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Interview with Bouldering World Champion Natalia Grossman

After an incredible season, American Natalia Grossman describes her journey toward becoming the 2021 IFSC Bouldering World Champion

Photo by: Jess Talley

In a sense, we’re still too close to it. As time passes, perhaps we’ll better understand the significance of Natalia Grossman’s season. She had not made a World Cup final in advance of this year, yet she concluded the season as the 2021 IFSC Boulder World Champion.

Natalia Grossman – photo by Ross Fulkerson

For Grossman, it started in 2005. Climbing was still small and she was too young to climb indoors. Still, the eccentric ceramic climber built into the wall of her local climbing gym spoke to her. “I want to do that.”

Two years later, Grossman returned. She was six years old and ready begin climbing at the Pacific Edge in Santa Cruz, California. Noted for being a gym where Chis Sharma climbed in his youth, the facility became one of Grossman’s favourite places. Although the space was only three blocks from her house, she began to compete, progress and eventually require an alternative solution for her indoor climbing.

After saying goodbye to gymnastics, Grossman invested in the Berkeley Iron Works. Having made her first Youth Nationals final, she was excited to train hard and get stronger. She grew close to her teammates, and worked hard to progress alongside them.

Around this time, she became close friends with Mirko Caballero, a 13-year-old boulderer that grew up an hour from Grossman. Neither she nor her family knew a lot about outdoor climbing at the time, so Grossman joined Caballero on their holidays. They went to Bishop.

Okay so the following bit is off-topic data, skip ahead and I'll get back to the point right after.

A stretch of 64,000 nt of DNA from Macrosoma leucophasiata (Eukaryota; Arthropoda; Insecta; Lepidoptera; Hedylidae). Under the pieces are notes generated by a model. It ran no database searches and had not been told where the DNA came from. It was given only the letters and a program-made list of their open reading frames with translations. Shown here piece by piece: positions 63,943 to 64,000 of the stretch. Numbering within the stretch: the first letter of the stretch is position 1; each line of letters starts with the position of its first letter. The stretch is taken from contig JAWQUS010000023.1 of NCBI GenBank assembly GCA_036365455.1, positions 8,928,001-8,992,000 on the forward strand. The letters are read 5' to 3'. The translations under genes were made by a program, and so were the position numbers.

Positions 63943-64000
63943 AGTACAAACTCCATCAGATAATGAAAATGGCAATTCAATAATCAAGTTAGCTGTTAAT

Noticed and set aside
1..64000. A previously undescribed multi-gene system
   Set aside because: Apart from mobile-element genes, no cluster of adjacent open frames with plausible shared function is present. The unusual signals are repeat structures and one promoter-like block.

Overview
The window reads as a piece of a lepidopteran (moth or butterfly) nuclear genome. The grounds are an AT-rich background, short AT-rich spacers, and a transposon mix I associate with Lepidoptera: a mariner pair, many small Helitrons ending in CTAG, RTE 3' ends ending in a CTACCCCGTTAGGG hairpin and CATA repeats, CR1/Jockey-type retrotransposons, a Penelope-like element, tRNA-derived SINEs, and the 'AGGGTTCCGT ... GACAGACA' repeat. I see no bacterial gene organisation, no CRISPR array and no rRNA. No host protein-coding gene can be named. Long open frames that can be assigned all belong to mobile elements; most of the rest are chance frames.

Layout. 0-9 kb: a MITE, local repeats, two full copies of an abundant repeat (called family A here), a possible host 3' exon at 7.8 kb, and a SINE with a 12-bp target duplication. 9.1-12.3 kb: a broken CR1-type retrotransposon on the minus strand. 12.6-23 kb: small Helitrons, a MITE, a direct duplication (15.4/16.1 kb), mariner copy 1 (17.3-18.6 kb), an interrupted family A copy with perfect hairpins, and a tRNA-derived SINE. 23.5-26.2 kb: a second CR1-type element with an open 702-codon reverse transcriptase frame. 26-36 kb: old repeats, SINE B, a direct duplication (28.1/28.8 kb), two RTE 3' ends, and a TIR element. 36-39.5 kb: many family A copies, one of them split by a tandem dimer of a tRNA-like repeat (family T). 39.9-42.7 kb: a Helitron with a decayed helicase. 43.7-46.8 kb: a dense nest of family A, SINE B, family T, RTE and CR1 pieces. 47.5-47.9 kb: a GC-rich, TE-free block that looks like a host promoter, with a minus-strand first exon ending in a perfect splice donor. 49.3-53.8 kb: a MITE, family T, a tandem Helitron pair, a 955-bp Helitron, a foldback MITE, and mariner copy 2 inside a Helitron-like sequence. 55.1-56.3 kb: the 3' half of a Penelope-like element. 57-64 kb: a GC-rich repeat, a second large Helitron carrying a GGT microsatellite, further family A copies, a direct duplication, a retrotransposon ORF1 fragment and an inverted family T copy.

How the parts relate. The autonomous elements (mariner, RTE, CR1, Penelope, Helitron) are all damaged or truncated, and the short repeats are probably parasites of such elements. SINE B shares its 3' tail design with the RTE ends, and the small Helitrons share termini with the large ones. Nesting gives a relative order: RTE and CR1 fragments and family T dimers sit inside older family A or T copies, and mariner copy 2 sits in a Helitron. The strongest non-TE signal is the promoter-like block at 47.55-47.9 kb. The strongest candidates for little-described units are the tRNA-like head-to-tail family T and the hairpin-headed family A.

Natalia Grossman on a rope – photo by Lena Drapella

Grossman amassed skill over time, climbing outdoors and with Berkeley’s Zero Gravity. Her team consistently made it in the top three at Nationals and the community pulled together as the athletes, and their parents, made friends with one another. By 2014, Zero Gravity disbanded, and the Grossmans had a decision to make.

“By this time, I was really good friends with all the girls on Team ABC,” Grossman reflected. “There were probably eight girls all my age. At Nationals, in finals, it was always all eight of them, me, Ashima and this girl Lauren from Texas. I had been competing against them since I was eight, and even though I only saw them twice a year, we had a good connection.”

Grossman and her parents sat down and talked about the move. They decided that they wanted to support their athlete through to the next stage in her development. The move was hard, Boulder is the seventh most expensive area in the country, but through public schools and apartment buildings, the Grossmans found themselves on the other side.

Natalia found her way into school and adopted a major in psychology with a minor in business. The now 20-year-old has aspirations of grad school predicated on careers in therapy or social work depending on life’s progression.

Although this sort of move to Colorado might strike many of us as incredible, this approach to parenting was born in the very Montessori schools her mother grew up teaching in. There is a saying, Grossman said, “Let your child lead the path.” By trusting the direction and ambition of their daughter, Grossman managed to find her way into one of the most welcoming communities in sport.